A new way of detecting rheumatoid arthritis using infrared light could offer an objective way of diagnosing the disease and monitoring treatment effectiveness, according to a University of Birmingham study published in the Journal of Biomedical Optics.
The rapid, non-invasive technique could help clinicians diagnose the disease earlier, and assess how effectively the selected treatment is controlling the progression of the disease, a media release from University of Birmingham notes.
The new technique, developed by a team in the University of Birmingham’s School of Computer Science in partnership with Health Technologies Institute and Rheumatologists in the NIHR Birmingham Biomedical Research Centre, combines 3D digital imaging with infrared spectroscopy to create a 3D image of blood content inside a patient’s hand that can be used to produce an objective, quantifiable assessment.
The patient places a hand inside the scanner, which first creates a 3D model of the hand, measuring its size and contours. In the next step, an infrared beam is directed through each finger in turn and the amount of light coming out through the finger is measured. Because oxygenated and deoxygenated blood absorb light differently, it’s possible to use the infrared imaging to calculate warning signs of RA such as hypoxia — lowered levels of blood oxygen — and increased levels of blood content, an indication of inflammation.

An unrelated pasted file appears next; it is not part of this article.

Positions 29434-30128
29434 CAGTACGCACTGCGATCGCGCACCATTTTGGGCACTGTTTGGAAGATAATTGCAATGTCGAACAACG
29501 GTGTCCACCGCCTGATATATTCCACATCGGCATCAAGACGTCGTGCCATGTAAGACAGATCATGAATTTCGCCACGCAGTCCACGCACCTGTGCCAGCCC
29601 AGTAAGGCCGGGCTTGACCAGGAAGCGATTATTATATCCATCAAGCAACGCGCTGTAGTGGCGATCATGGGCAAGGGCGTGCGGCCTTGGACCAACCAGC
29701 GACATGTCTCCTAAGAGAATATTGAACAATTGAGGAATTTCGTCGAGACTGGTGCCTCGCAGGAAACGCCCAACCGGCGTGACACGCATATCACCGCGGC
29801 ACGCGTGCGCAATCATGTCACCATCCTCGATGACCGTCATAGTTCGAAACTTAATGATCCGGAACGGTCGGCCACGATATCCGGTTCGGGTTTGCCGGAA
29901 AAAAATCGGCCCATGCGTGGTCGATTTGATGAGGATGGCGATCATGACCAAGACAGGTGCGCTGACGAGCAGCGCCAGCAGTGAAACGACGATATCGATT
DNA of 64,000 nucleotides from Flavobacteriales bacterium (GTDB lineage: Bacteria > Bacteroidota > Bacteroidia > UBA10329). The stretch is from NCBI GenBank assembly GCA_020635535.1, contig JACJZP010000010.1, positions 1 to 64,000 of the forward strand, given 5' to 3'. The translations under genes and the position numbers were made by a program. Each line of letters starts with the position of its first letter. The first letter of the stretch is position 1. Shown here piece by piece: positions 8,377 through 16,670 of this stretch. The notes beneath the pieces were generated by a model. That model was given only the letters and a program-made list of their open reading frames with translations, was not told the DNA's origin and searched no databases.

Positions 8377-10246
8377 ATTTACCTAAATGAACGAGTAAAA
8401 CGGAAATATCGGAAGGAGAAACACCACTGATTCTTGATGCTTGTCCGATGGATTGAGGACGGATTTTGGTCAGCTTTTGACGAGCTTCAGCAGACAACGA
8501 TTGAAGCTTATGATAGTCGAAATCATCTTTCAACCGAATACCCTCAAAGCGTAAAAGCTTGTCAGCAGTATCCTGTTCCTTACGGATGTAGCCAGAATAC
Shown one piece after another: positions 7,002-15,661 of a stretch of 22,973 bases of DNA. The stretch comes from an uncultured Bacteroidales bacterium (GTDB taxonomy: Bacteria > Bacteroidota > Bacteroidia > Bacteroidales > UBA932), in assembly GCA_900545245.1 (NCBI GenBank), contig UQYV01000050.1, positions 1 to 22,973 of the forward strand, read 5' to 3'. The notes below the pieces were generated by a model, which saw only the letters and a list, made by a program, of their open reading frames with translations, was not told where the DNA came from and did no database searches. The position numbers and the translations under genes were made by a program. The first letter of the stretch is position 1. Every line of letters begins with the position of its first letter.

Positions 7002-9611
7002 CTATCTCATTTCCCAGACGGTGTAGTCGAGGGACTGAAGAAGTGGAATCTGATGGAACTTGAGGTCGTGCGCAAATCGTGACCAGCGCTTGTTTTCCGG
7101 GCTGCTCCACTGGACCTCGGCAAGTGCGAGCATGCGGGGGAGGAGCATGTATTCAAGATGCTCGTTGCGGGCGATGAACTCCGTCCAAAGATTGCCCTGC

“We know that diagnosing patients with RA early is really important, because early treatment leads to better long-term outcomes,” explains Professor Hamid Dehghani, who led the study, in the release.
“The system we have developed offers a low-cost, objective way of detecting the disease and potentially grading how advanced it is. We hope, in time it will enable clinicians to diagnose the disease earlier and offer personalized treatment plans for patients.”
In a pilot study, the team examined 144 joints from 21 rheumatology patients and were able to detect accurately inflamed joints, with results closely matching diagnoses made using ultrasound and clinical examination.
[Source(s): University of Birmingham, Science Daily]